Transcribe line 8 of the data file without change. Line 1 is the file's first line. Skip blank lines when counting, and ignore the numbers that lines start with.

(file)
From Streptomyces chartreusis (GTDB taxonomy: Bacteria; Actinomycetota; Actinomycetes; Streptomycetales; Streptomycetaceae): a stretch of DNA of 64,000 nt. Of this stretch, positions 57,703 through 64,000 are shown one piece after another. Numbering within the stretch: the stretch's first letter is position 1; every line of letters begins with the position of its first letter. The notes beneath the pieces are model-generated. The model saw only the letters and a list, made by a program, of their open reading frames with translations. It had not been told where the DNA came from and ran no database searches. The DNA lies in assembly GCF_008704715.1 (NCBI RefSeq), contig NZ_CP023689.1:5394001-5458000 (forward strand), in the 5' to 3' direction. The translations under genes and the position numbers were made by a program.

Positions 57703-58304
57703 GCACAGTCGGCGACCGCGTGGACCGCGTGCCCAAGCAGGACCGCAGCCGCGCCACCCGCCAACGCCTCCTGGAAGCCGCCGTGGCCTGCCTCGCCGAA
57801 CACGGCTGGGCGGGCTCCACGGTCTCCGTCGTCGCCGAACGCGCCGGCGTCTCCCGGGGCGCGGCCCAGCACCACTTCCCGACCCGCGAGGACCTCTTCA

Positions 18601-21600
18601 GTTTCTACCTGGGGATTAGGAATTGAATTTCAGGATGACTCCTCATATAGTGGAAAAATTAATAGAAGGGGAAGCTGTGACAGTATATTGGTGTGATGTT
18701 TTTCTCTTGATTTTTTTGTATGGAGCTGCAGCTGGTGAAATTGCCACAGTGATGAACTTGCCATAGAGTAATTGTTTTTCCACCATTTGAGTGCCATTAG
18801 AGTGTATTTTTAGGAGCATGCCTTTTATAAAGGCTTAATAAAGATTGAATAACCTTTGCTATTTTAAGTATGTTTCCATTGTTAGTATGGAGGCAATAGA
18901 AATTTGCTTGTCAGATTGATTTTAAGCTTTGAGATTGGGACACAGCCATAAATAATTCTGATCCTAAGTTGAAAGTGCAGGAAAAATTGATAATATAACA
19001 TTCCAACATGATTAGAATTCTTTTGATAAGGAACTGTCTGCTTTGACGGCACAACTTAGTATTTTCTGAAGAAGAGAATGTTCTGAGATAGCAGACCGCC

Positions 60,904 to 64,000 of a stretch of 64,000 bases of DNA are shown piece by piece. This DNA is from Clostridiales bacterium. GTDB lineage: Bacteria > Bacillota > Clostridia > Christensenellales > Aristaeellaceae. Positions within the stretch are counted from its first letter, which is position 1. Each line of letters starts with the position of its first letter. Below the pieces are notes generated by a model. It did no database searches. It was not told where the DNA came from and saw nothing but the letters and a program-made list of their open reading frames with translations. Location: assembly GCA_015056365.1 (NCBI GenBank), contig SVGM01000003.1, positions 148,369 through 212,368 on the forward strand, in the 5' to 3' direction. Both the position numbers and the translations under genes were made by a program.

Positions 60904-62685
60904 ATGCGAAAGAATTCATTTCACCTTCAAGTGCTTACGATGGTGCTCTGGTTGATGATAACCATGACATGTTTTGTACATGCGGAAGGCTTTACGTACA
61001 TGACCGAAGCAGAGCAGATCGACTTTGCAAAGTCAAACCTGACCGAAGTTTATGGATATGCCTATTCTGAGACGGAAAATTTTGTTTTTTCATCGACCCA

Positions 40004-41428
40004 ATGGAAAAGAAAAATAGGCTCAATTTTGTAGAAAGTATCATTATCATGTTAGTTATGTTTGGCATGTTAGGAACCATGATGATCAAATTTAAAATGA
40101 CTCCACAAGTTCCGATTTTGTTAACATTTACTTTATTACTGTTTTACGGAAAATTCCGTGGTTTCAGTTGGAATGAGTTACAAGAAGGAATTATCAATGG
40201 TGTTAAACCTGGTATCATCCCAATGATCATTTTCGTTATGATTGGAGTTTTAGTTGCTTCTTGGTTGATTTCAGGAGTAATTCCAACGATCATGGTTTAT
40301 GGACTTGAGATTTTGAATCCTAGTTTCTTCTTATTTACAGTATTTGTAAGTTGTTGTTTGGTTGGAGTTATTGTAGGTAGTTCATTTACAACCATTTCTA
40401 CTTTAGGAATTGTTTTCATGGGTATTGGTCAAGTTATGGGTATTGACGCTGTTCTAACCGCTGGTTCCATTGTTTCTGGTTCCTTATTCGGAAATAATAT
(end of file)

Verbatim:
18801 AGTGTATTTTTAGGAGCATGCCTTTTATAAAGGCTTAATAAAGATTGAATAACCTTTGCTATTTTAAGTATGTTTCCATTGTTAGTATGGAGGCAATAGA